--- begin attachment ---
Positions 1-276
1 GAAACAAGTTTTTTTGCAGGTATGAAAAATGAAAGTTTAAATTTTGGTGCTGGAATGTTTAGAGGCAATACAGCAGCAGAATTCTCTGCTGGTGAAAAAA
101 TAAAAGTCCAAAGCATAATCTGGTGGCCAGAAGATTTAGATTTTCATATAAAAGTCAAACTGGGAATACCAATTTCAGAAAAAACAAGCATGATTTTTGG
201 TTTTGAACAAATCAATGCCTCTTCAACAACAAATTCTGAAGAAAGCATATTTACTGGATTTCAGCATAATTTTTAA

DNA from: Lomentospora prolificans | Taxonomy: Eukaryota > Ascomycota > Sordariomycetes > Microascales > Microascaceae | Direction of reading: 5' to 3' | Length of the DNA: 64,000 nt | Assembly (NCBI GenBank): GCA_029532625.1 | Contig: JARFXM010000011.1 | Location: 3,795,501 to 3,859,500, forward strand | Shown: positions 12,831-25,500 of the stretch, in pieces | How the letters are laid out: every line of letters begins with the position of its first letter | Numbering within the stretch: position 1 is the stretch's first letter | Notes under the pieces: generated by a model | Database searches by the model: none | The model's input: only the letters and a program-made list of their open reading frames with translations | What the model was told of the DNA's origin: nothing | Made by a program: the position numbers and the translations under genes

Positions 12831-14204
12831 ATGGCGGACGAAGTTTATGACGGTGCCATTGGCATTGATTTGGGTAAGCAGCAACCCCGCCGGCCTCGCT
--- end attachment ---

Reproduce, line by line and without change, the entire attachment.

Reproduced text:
Positions 1-276
1 GAAACAAGTTTTTTTGCAGGTATGAAAAATGAAAGTTTAAATTTTGGTGCTGGAATGTTTAGAGGCAATACAGCAGCAGAATTCTCTGCTGGTGAAAAAA
101 TAAAAGTCCAAAGCATAATCTGGTGGCCAGAAGATTTAGATTTTCATATAAAAGTCAAACTGGGAATACCAATTTCAGAAAAAACAAGCATGATTTTTGG
201 TTTTGAACAAATCAATGCCTCTTCAACAACAAATTCTGAAGAAAGCATATTTACTGGATTTCAGCATAATTTTTAA

DNA from: Lomentospora prolificans | Taxonomy: Eukaryota > Ascomycota > Sordariomycetes > Microascales > Microascaceae | Direction of reading: 5' to 3' | Length of the DNA: 64,000 nt | Assembly (NCBI GenBank): GCA_029532625.1 | Contig: JARFXM010000011.1 | Location: 3,795,501 to 3,859,500, forward strand | Shown: positions 12,831-25,500 of the stretch, in pieces | How the letters are laid out: every line of letters begins with the position of its first letter | Numbering within the stretch: position 1 is the stretch's first letter | Notes under the pieces: generated by a model | Database searches by the model: none | The model's input: only the letters and a program-made list of their open reading frames with translations | What the model was told of the DNA's origin: nothing | Made by a program: the position numbers and the translations under genes

Positions 12831-14204
12831 ATGGCGGACGAAGTTTATGACGGTGCCATTGGCATTGATTTGGGTAAGCAGCAACCCCGCCGGCCTCGCT